Since the goal of Christian parenting is to raise obedient disciples of Jesus Christ, then every family needs to be a place of spiritual formation. This isn’t the job of the Church, or youth pastor, it is the job of parents. Children need to be taught and have modeled to them the lifestyle habits that make for obedient discipleship. And they need it to come from their parents. These lifestyles and patterns of life include prayer, Scripture study, Scripture memorization and meditation, worship, submission, forgiveness, repentance, Sabbath rest, generosity, Stewardship and a host of other disciplines.
The Word calls us to train up our children in the way they should go (Prov. 22:6). We are the parents and our children are our heritage, and if rightly trained, a blessing not only to ourselves but to all whom they will come into contact. So how does one begin the process of making the home a place of spiritual formation?
First, parents must set about making their house a place of worship and a training ground for the Christian life. Unfortunately, without a conscious decision to this end, the demands of life will press in and other things will take priority. If parents are wishy-washy on their goals and plans, their children will suffer and turn out exactly like society and culture desire.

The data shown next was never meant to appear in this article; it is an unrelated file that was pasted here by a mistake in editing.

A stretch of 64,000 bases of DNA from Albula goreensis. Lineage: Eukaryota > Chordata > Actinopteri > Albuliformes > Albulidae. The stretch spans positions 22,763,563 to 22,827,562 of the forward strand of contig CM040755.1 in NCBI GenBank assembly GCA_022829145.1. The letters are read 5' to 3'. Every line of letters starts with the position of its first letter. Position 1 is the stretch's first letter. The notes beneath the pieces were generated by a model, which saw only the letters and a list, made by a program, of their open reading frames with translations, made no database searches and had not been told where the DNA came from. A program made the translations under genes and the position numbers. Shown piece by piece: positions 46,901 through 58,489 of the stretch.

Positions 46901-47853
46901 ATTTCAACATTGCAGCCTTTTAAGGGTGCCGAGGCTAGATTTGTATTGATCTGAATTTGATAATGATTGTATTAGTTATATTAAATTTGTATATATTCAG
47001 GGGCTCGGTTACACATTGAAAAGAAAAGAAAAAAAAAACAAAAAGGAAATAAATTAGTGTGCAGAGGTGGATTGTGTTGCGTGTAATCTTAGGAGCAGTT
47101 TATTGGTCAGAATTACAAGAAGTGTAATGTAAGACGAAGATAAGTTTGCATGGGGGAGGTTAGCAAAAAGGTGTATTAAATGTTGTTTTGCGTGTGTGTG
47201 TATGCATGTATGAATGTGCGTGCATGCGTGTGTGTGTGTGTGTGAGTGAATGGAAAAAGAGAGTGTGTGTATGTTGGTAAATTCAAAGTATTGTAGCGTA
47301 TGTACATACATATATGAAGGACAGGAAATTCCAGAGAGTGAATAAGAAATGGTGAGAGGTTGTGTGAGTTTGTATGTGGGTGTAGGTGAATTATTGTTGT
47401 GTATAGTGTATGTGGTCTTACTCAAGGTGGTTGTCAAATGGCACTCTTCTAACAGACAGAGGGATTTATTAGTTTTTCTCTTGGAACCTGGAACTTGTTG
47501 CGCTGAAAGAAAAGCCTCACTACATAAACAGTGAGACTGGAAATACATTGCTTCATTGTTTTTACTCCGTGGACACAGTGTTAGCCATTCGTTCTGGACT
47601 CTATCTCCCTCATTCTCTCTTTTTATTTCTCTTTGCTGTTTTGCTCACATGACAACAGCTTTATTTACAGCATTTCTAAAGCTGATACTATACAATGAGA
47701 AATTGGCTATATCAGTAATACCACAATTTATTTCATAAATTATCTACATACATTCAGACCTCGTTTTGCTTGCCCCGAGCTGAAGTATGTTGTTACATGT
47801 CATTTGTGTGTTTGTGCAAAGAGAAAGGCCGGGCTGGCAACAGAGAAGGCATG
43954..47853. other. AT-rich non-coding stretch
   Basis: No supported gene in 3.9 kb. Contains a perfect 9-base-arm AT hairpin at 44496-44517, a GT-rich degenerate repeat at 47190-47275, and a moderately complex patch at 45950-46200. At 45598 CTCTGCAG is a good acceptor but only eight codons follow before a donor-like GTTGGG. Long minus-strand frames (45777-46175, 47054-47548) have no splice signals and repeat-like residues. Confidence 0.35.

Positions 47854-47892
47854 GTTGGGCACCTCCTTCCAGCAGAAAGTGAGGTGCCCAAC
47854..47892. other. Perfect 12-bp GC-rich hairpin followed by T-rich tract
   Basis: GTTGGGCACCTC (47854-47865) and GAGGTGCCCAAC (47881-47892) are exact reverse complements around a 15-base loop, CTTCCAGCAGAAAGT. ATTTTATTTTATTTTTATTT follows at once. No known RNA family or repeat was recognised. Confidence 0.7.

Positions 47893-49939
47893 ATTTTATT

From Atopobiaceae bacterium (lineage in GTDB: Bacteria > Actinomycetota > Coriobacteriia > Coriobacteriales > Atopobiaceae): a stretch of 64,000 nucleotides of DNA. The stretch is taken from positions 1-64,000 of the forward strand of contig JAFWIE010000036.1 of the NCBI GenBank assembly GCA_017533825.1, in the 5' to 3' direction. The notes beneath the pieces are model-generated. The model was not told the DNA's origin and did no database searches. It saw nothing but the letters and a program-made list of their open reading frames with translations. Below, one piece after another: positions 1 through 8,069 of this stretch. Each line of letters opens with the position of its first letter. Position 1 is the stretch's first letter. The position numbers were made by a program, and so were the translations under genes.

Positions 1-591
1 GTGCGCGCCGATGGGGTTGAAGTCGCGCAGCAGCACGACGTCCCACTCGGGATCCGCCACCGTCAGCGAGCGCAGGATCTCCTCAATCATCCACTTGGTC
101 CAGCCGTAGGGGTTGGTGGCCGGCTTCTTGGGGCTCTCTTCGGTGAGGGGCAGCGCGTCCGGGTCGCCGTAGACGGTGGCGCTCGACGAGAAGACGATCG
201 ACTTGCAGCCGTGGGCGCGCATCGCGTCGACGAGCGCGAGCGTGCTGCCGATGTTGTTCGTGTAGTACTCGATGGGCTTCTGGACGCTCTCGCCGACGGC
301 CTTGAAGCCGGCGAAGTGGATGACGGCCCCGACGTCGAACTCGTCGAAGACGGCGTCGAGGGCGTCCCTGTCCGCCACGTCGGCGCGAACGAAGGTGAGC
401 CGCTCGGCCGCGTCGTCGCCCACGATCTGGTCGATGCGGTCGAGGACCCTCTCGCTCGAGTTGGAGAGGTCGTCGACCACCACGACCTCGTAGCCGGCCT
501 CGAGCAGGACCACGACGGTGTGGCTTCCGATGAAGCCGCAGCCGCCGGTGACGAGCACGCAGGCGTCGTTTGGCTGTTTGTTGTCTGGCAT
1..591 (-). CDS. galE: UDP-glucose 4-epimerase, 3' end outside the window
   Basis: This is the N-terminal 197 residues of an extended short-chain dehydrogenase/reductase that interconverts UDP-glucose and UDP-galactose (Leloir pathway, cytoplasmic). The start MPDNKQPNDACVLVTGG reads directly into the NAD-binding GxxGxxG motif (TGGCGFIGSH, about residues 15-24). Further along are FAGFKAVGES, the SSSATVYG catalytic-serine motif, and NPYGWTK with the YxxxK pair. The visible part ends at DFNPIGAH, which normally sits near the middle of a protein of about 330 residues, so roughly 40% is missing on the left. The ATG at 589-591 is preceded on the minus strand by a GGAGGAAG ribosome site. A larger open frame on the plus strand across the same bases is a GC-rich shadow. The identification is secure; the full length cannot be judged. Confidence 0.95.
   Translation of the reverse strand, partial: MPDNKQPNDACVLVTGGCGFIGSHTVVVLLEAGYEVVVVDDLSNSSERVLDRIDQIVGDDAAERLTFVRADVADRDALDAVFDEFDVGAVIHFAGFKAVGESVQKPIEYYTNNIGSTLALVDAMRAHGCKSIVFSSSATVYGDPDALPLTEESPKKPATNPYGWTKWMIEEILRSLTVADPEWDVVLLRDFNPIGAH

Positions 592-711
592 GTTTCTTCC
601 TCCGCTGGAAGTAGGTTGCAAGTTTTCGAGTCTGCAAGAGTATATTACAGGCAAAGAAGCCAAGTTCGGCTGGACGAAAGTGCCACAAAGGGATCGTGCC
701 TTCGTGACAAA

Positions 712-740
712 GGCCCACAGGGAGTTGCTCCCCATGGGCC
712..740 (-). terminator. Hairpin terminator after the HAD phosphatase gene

Second, determine which disciplines are most important to teach first. Our family believes that family worship times are the most important. When our children were young (under 3) we focused on prayer at the meal and bible reading at bedtime. Now, as our children are growing up (ages 5-12), each day at one of our meals, normally the breakfast meal, but it has varied depending on the day, we take time to read the word, sing 2 hymns, memorize a part of a catechism and close in prayer for each other. This routine takes about 20 minutes but it is establishing a fundamental reality in all our lives. Worshippers are who we are and worship is what we do. This gives us time to discuss the word, field questions, hear thoughts on why a passage is included in the Bible and correct any misunderstandings our children may have.
We have opted to sing hymns because they are easy to learn and don’t require any extra musical abilities, things our family lacks. But the fruits of such labors pay off quickly. Where many kids walk around reciting advertising jingles, ours carry the great hymns of faith with them, they hum them, sing them and even spontaneously break out into song. This tells their father, that the mind is being transformed and shaped to view life in a very specific way – God is God, Christ is Lord and the Spirit is part of the Trinity.